- If the target word also occurs more than once (but not in the context window) in each line of the corpus, then too the distance is updated.
- The frequency of context word occurrence is also taken into consideration.
- The probability of each context word (global as well as in the context window) is also taken into consideration. Note: this feature is yet to be implemented, a constant is assigned meanwhile.
This leads to the consideration of 3 additional features or information. The context data is generated as a dictionary and stored as JSON. For example, let’s take the following sentence in our corpus:
The quick brown fox jumps over lazy dog
Assuming a window size of 3 (The window here represents how many words to be considered before and after the target word for context, excluding the target word), the context map will look like this:
"the" : [dist,freq,prob],
"quick" : [dist,freq,prob],
"brown" : [dist,freq,prob],
"jumps" : [dist,freq,prob],
"over" : [dist,freq,prob],
"lazy" : [dist,freq,prob]
Such context is generated for every word, i.e, “The”, “quick” …. “fox” …. “dog” and the same process takes place throughout the corpus.
In the corpus, one hot vectors are also generated for every word. This is done so that every word can have a unique representation. A sample of one hot vector for the same sentence used above:
"The" : [1,0,0,0,0,0,0,0,0]
"fox" : [0,0,0,1,0,0,0,0,0]
"dog" : [0,0,0,0,0,0,0,0,1]
Preparing final data
Once the context map and one hot vectors are ready, they are multiplied element-wise. For example, when my target word is “fox”:
- The words in the context window before and after are taken. If sufficient words are not available, then context is padded with a fixed string which has its own context map and one hot encoding.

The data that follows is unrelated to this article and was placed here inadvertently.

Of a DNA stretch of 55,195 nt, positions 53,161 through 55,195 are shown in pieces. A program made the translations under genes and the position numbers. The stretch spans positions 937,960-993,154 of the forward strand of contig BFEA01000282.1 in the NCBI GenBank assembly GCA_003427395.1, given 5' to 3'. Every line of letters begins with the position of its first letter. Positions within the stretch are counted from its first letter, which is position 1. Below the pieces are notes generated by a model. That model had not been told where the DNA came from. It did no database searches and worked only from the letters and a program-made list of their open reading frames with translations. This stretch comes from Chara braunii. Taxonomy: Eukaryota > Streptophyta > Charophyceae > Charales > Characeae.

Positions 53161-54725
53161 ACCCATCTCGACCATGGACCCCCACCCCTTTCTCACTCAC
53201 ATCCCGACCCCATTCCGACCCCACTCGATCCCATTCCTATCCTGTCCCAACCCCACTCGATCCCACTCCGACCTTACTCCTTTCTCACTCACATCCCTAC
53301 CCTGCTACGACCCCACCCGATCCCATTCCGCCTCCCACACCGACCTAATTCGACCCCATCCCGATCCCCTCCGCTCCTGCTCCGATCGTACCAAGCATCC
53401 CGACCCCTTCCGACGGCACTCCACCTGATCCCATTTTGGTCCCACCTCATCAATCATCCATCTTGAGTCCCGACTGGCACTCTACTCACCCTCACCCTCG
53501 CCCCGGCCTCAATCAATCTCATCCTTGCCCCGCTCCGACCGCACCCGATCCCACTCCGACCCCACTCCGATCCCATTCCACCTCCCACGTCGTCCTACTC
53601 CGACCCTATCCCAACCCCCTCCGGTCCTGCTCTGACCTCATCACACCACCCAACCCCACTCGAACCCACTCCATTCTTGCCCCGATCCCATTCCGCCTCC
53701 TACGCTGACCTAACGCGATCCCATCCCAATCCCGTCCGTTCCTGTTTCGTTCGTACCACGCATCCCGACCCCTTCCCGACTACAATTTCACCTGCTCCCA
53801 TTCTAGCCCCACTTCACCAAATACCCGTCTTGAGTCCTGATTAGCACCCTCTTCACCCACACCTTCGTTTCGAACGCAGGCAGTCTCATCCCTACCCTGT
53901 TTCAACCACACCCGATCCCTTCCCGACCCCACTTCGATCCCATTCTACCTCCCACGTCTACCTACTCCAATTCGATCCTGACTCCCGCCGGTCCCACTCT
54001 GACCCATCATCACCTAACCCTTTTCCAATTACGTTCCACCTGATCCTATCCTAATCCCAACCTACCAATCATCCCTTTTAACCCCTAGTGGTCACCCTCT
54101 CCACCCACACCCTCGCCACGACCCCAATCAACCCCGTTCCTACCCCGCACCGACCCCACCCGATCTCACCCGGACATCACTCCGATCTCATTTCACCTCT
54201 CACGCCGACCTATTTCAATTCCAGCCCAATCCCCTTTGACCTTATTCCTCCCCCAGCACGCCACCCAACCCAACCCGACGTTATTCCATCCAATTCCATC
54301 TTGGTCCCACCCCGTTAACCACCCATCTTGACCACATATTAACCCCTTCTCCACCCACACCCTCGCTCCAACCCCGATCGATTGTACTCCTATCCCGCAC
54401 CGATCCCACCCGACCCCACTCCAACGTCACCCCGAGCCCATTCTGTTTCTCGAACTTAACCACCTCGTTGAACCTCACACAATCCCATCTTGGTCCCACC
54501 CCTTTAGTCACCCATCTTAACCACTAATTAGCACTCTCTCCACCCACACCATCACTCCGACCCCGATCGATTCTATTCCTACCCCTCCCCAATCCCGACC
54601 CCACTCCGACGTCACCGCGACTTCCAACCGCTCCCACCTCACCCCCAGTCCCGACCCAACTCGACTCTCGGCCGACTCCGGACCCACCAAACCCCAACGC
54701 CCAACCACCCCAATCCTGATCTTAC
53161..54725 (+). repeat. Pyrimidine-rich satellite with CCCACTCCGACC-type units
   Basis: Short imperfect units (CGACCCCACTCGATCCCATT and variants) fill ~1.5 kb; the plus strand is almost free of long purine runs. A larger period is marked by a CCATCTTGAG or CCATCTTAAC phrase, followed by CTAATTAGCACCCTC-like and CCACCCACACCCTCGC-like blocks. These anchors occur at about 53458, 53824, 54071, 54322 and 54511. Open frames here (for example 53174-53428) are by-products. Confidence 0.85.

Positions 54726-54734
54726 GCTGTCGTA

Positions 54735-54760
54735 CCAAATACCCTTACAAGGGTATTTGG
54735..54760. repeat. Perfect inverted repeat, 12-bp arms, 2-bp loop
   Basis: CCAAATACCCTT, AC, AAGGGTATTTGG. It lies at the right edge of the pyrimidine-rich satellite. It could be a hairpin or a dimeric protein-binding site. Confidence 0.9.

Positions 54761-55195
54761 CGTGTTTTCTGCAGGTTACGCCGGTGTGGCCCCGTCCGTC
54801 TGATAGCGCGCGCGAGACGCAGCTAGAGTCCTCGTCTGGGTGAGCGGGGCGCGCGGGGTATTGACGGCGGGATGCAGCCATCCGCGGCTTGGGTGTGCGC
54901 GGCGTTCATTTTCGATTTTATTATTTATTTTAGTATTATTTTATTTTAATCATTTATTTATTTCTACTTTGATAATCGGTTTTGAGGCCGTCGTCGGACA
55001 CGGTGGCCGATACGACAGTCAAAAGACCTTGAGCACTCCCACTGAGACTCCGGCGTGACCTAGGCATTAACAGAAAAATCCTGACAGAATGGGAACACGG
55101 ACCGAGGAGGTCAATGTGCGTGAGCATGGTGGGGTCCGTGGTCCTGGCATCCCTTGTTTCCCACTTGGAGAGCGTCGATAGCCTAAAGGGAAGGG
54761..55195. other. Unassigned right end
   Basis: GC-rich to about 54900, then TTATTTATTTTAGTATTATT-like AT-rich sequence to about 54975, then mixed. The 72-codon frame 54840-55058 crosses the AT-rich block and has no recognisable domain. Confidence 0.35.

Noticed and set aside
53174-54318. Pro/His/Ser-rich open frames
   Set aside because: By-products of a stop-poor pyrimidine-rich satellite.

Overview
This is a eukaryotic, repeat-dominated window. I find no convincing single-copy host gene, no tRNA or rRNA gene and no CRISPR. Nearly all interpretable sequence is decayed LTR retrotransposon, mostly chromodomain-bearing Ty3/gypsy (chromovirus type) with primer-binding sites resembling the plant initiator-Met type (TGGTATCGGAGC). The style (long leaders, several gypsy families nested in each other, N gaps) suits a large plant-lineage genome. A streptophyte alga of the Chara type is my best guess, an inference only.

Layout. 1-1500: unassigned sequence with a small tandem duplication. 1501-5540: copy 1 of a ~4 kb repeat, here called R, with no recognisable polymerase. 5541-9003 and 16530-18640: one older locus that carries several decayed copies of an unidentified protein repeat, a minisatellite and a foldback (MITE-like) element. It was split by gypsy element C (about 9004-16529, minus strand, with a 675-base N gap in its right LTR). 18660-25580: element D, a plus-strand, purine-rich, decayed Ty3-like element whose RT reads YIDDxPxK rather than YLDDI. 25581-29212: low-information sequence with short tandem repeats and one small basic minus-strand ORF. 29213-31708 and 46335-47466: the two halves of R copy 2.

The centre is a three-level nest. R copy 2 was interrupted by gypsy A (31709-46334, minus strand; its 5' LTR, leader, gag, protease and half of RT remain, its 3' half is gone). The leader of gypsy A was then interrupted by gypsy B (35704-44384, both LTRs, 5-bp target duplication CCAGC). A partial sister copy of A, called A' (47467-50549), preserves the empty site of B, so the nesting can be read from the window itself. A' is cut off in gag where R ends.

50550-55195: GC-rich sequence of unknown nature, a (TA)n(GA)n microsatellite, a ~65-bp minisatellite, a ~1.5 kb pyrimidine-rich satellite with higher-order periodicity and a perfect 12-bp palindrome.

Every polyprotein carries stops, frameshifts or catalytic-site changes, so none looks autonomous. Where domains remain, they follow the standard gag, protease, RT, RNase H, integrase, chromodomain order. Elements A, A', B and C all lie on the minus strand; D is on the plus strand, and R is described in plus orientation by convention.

- These words are multiplied with the context map of these words with respect to the target word.
- Here, with fox as an example, the context will be : [“brown”, “jumps”, “quick”, “over”, “The”, “lazy” ]. Each of these words will be replaced with context array ( [dist, freq, prob] ) with respect to “fox” and then multiplied with the one hot vectors of these words.
- For each target word, the input will consist of the entire context, i.e, window*2.
- Another thing to note here is the way the words occur in context. The words with distance 1 on both sides are taken first, followed by 2, and so on till the window ends.
The neural network
Currently, a simple enough neural network is used with an input layer, 2 hidden layers and an output layer. The size or the dimension of the embedding is fixed. This also represents the number of nodes in one of the hidden layers.
All the above-generated training data is passed through the input layer followed by the hidden layer 1 and 2 and finally the output layer as seen above. The intermediate weights w2 and b2 are used to get the final word embeddings.
The result is the deep word embedding for each word. This is basically an array of floating point values, size = embedding dimension, which best represents the target word. A sample of how an embedding looks with dimension 10:
"fox" : tf.Tensor([ 3.307526 1.2745522 0.6221365 1.0608096 -1.3911397 -2.7389529 -0.03785023 -1.6968094 0.61216784 0.995255 ], shape=(10,), dtype=float32)
The embeddings can be used as required. May it be for classification or clustering or to train other NLP models!
Certainly a lot. Although only 3 features are considered for this model, more will follow. Because, the more features and information, the better the embeddings.
Along with that, the structure of the neural network can also be changed as desired. More specialised cells like LSTMs or maybe even CNNs can be integrated here. Transformers are the new state-of-the-art, so even an encoder-decoder structure can be adopted. The scope is endless, which is pretty normal for any ML/DL application!!
This concludes my work for now, but I’ll keep working on this model until it becomes a benchmark! If you are interested in the implementation, check this repo out. For any suggestions or feedback, feel free to reach out via LinkedIn or Twitter.